The latest announcement of CCS clearance for Tejas Mk-1A procurement paves the way for HAL to move ahead with greater speed on production-related activities. Along with the contract for 83 Tejas fighters, the Government has also approved an expenditure of ₹1,202 Crore for development of maintenance infrastructure for the fleet. The large Tejas order will allow the Indian defence industry to not only build their skills in the realm of supersonic fighter aircraft production but also provide much-needed economies of scale. ₹1,202 crores has been allocated for the development of maintenance infrastructure for Tejas by the IAF that will enable them to handle repairs or servicing at base depots. This will not only help enhance flight line availability but also reduce aircraft repair turnaround times.
Tejas Mk-1A aircraft will be substantially improved on the earlier Mk-1 variants due to incorporation of an Active Electronically Scanned Array (AESA) radar supplied by Elta of Israel, incorporation of new weapons including MBDA’s ASRAAM Close Combat Missile (CCM) and DRDO Astra Beyond Visual Range Air-to-Air Missile (BVRAAM), a new Electronic Warfare (EW) Suite and Air to Air Refuelling (AAR). The Mk-1A will also benefit from extensive feedback provided by the two IAF squadrons operating the Mk-1. A key component in future Tejas fighters will be the Uttam AESA radar. The multimode, solid-state active phased array fire control radar with scalable architecture is being developed by DRDO and will be capable of tracking multiple targets with high accuracy suitable for firing missiles with interleaved air to air, air to ground and air to sea modes for all-terrain operation.
HAL has already received orders for 40 Tejas Mk-1 aircraft, split across 20 in Initial Operation Clearance (IOC) versions and another 20 in Final Operation Clearance (FOC) versions. The contract for 20 IOC standard Tejas Mk-1s was signed in March 2006 and deliveries, were original to have been completed by December 2011. The order for 20 FOC standard aircraft, was placed in December 2010 and deliveries were to be completed by 2016. These orders consisted of 16 fighters and 4 trainers in each contract.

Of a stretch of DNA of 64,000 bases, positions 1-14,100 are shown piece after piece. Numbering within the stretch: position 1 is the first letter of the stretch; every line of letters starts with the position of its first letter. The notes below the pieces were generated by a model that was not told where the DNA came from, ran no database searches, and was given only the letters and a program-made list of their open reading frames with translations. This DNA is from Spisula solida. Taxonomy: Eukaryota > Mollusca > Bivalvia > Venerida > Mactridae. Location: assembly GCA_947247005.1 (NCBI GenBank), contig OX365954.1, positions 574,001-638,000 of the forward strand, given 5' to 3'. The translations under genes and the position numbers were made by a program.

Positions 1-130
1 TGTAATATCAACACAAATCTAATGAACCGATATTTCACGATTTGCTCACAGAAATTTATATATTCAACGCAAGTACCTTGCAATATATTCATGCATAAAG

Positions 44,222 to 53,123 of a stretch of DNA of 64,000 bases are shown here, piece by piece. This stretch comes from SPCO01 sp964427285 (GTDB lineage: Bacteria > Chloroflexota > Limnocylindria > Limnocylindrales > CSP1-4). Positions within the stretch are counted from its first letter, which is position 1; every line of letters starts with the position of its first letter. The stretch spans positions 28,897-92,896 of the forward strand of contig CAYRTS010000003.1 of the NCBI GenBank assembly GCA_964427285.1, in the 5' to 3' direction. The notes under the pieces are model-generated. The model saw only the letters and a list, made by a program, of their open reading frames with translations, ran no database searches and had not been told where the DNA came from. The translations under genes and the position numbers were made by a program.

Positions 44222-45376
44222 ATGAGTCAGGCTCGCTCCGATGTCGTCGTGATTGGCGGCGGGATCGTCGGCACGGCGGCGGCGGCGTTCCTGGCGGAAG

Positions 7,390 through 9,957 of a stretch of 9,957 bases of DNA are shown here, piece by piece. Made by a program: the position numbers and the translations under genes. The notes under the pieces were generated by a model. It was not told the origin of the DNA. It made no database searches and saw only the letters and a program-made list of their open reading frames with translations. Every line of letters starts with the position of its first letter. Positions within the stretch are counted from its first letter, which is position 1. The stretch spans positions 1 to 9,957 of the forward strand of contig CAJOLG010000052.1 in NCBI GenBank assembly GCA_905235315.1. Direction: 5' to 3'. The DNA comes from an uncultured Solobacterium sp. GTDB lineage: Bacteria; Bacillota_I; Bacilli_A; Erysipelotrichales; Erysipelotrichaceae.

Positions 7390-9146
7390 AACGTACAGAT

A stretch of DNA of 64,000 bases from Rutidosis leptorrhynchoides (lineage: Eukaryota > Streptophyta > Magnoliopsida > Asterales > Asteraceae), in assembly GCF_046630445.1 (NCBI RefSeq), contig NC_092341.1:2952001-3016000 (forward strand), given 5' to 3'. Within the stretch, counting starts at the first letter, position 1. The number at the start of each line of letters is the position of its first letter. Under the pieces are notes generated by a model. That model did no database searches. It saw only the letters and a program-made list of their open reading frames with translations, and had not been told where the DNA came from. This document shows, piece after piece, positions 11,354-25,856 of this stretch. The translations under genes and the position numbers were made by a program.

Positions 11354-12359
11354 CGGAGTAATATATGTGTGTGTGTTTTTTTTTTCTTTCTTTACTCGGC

IOC for Tejas Mk-1 was obtained in 2013 and the first IOC standard aircraft were inducted into the IAF’s No. 45 Squadron, in July 2016. The production of 16 fighters in IOC configuration was completed in March 2019 and deliveries of FOC standard aircraft are now underway and FOC was obtained in February 2019. The value of the IOC contract for 20 Tejas aircraft eventually amounted to ₹5362.17 crores, while the value of the FOC contract for 20 Tejas aircraft was ₹5989.4 crores.
HAL has almost completed the production of its order for the manufacture of 222 SU-30 MKIs under license from Russia. Deliveries are under the final Block IV contract were to have been completed last year. HAL is now focussing on the SU-30 MKI overhaul and also the pending upgrade of SU-30 MKIs. It is also awaiting a final batch of orders for the SU-30 MKI at Nashik and it is expected that at least 12 more aircraft will be ordered. HAL also played a key role in integrating the BrahMos Air Launched Cruise Missile (ALCM) on the SU-30 MKI, in addition to clearing the use of the Astra BVRAAM on the SU30 MKI. This experience will be of vital importance when it comes to the integration of a lighter variant of the BrahMos for Tejas. BrahMos integration on Su-30MKI was fully completed in 2019 and IAF engineers undertook software development and integration of the missile on the aircraft, while HAL carried out the complex mechanical and electrical modifications that needed to be done on the airframe. The air-launched BrahMos missile is a 2.5-tonne supersonic air-to-surface cruise missile with ranges close to 300 km.